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Raising some nervous laughs

The cartoon row indicates that we can't trust an education that depends on policy. Hari Vasudevan writes.

india Updated: May 18, 2012 23:06 IST

Recent events in Parliament concerning a National Council of Educational Research and Training (NCERT) textbook use of a Shankar cartoon of Babasaheb Ambedkar have correctly drawn outrage and public debate. General outrage has also been correctly expressed at the attack on Suhas Palshikar's office in Pune - apparently for his role as chief advisor of the offending textbook.

In his statement, human resource development minister Kapil Sibal has chosen to limit his understanding of this outrage. He has stated that he found much that was inappropriate in the textbooks. He has stated that, besides action against the offending cartoon and textbook, he has requested a general review of all NCERT textbooks. He has also requested Prof P Sinclair, NCERT director, to stop the distribution of textbooks. This is a cause for worry and sad reflection.

As the chairman of the society that guides the NCERT, Sibal has the right to instruct the body to take steps in cases where he doubts the probity of its actions. It's up to the director to take measures. Sibal undoubtedly feels he's taken an important step to settle the impressionable and sensitive minds of his fellow parliamentarians.

Significantly, neither the outraged MPs nor the minister noted that the political science textbook was the product of one of the most broad-ranging initiatives in school education taken by the NCERT and the government. They did not note that it was their own collective wisdom (under a different HRD minister from the same party) that approved and praised these books a few years ago.

The production of books in social sciences, languages, sciences and mathematics was undertaken between 2005-09. The process was the result of NCERT research, the involvement of academics and teachers and discussions of syllabi and principles of pedagogy in official committees, the press and the internet. There was no one author of any of these books. They were a collective product, although the chief advisors played a pivotal role in the making of these books.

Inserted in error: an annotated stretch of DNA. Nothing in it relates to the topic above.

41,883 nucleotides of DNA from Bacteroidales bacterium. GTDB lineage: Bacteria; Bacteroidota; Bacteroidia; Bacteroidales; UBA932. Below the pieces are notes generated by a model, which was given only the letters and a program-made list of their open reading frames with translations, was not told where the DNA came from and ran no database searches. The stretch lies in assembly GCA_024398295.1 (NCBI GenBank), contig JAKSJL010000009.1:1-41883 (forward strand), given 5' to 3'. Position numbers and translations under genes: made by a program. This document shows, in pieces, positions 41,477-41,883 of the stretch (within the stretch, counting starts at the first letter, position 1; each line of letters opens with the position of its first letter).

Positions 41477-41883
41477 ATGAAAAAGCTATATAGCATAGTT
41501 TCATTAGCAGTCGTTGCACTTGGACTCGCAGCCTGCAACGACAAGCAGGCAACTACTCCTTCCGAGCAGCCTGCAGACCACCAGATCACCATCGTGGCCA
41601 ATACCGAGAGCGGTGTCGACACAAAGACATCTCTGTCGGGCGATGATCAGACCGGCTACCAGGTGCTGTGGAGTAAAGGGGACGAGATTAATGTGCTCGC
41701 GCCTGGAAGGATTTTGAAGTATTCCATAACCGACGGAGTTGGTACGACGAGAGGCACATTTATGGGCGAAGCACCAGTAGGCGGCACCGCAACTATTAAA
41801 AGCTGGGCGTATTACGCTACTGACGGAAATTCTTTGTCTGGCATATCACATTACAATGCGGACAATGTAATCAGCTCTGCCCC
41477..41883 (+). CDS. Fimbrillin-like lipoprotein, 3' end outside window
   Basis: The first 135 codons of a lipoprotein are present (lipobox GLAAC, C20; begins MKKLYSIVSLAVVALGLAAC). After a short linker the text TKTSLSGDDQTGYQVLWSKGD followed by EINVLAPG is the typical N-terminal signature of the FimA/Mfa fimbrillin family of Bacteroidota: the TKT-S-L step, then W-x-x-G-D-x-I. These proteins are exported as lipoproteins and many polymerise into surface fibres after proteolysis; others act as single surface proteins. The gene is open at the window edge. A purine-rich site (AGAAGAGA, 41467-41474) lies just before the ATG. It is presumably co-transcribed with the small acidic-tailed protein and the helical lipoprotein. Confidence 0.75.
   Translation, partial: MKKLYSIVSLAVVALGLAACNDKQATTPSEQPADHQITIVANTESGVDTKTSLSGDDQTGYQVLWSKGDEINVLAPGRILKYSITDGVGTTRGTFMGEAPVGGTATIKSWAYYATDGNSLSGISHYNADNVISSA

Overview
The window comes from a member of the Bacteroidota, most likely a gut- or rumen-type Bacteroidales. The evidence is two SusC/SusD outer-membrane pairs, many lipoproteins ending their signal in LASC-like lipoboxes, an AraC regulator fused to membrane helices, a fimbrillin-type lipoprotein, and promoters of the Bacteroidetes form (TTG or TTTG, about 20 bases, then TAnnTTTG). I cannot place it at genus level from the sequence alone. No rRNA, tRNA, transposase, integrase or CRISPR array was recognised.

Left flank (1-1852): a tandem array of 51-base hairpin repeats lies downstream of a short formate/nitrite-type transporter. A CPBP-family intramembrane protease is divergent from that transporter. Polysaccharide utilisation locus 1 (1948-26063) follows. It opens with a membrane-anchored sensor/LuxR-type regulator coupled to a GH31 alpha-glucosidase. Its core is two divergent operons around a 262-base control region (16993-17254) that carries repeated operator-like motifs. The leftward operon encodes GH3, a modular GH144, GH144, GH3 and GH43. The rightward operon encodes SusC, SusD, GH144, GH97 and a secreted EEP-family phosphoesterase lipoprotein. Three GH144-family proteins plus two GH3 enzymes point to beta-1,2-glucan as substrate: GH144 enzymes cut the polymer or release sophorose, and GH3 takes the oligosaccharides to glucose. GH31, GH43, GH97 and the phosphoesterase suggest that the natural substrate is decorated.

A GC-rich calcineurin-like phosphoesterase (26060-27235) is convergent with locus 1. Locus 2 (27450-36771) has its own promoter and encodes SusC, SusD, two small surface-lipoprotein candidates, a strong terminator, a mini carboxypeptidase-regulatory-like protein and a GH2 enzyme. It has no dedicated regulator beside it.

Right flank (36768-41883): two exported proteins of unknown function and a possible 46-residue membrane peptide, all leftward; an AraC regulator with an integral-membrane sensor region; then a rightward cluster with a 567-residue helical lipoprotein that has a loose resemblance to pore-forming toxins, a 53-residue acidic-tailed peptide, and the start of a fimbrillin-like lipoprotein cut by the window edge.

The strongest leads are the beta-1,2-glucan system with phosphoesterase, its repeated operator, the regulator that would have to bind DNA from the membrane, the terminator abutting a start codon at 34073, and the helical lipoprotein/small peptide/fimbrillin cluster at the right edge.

After preparation, the textbooks were discussed with teachers and passed through State Councils of Educational Research and Training and departments of education in the states. Secretaries to the government and noted academics were present in the National Monitoring Committee.

The use of cartoons in textbooks was discussed. Their value was pointed out in committees that approved them. Such cartoons were - and have been - part of India's public culture. Children see them every day. Teaching them how to handle cartoons is part of a good education. It is true that no process is perfect, nor is any individual. People draw attention to contradictions and problems in textbooks repeatedly. Full revision and change must attend any textbook for all outlive their time.

Yet, as in the case of the recent events, ignoring the depth of consultation and attention that surrounded the NCERT's books when highlighting a possible error must raise questions. This is a bad precedent. It is portentous for the slew of education bills Sibal has in the pipeline. It indicates that there can be no trust in policy or education that depends on policy. If the products of the most thorough and inclusive process that India's seen in recent times in school education can be the subject of an executive ban before a review, there can be little hope for policies not so well-founded.

Whatever the immediate sensitivity of parliamentarians, the course of events to which the public has been a witness demonstrates a callous approach to children and their parents.

Hari Vasudevan is former chairman, NCERT Textbook Development Committee for Social Sciences

The views expressed by the author are personal